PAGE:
The microphone issue appears to remain a problem as of iOS 12.1.1, but Apple's document never identified a cause. Based on the number of users affected, it is almost certainly a hardware defect, so it's unclear why Apple is no longer offering free repairs and forcing customers to pay out of pocket for a fix.

Apple's out-of-warranty repair fee for this issue is over $300 in the United States, according to affected customers on the MacRumors forums and Twitter. iPhone 7 and iPhone 7 Plus devices still within Apple's limited one-year warranty period or covered by AppleCare+ remain eligible for a free repair.

"I had this issue a month ago and paid $349 for a replacement," said one MacRumors reader in an email. "Two weeks ago my brother in law started having the same issue with his iPhone 7 Plus and today my wife's iPhone 7 started doing the same thing. It's a new phone and barely 15 months old."

"Unfortunately, I like hundreds have been told by Apple that 'we don't know what you're talking about,' and Apple wants $319 to send me a refurbished phone that they can't tell me won't have the same problem," another reader emailed.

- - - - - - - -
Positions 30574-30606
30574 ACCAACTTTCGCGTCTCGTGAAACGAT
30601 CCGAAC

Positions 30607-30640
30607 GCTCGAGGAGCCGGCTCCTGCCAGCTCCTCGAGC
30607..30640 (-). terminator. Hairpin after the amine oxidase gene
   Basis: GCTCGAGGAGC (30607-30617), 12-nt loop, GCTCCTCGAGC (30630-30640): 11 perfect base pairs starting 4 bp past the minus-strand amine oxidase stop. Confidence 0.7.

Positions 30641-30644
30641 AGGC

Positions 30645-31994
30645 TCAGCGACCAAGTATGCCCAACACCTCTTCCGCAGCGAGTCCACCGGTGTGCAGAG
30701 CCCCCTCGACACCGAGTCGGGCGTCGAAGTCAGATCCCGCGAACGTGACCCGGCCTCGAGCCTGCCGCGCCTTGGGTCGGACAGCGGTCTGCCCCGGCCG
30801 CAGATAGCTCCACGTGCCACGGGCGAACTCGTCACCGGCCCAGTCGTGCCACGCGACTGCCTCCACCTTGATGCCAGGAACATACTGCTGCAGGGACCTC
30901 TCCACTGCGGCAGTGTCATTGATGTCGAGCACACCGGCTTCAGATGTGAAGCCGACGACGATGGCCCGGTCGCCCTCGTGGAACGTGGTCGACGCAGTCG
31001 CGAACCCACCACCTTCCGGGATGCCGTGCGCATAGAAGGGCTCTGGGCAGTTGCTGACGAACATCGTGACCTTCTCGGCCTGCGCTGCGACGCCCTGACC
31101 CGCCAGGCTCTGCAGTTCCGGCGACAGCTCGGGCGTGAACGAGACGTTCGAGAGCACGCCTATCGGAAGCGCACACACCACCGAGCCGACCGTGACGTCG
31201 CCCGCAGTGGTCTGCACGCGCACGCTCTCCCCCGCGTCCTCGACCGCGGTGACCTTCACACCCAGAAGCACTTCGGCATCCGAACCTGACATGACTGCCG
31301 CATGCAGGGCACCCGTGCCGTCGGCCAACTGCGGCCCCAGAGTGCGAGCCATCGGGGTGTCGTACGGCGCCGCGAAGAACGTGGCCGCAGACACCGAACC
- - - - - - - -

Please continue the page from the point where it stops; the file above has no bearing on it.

Twitter is home to similar complaints:
so ios 12 broke all of my iphone 7's microphones and apple wants $320 to replace it... what do i do - michael (@meantomatoes) December 6, 2018
Called @AppleSupport because iPhone 7+ microphone stopped working during calls. It's a common issue, not damage. Their answer: pay us! Apple doesn't support its products or customers. #Pixel3 looking pretty good... https://t.co/LQJS37yEYc - Michael Seth (@wolfms) November 24, 2018
@Apple I upgraded my Iphone 7 to IOS 12.1 - it just stopped working, does not work speaker, microphone, does not make calls, I do not hear anything.It was u updated the software to 12.1 and stoped everything. - Ana Carol Oliveira (@anacsso) November 3, 2018
@AppleSupport @AppStore you guys have some shaddy gray policies about your products. I have an iphone 7 Plus with a grayed out microphone, issue wich applies for a recall product, i went to an apple store and they told me I have to pay 475 usd to get it solved. - Paola Valdez (@paola0666) October 21, 2018